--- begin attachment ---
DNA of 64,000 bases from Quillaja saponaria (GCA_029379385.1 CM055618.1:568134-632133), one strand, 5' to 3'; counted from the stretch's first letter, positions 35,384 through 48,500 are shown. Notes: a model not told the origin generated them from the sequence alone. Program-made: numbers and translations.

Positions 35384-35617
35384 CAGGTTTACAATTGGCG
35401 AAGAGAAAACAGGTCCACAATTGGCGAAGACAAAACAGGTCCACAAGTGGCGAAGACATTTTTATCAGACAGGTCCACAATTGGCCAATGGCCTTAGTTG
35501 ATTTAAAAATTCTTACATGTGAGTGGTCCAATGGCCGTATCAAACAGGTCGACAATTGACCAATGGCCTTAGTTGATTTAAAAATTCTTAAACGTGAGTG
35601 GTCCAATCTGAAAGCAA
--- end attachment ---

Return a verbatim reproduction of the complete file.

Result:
DNA of 64,000 bases from Quillaja saponaria (GCA_029379385.1 CM055618.1:568134-632133), one strand, 5' to 3'; counted from the stretch's first letter, positions 35,384 through 48,500 are shown. Notes: a model not told the origin generated them from the sequence alone. Program-made: numbers and translations.

Positions 35384-35617
35384 CAGGTTTACAATTGGCG
35401 AAGAGAAAACAGGTCCACAATTGGCGAAGACAAAACAGGTCCACAAGTGGCGAAGACATTTTTATCAGACAGGTCCACAATTGGCCAATGGCCTTAGTTG
35501 ATTTAAAAATTCTTACATGTGAGTGGTCCAATGGCCGTATCAAACAGGTCGACAATTGACCAATGGCCTTAGTTGATTTAAAAATTCTTAAACGTGAGTG
35601 GTCCAATCTGAAAGCAA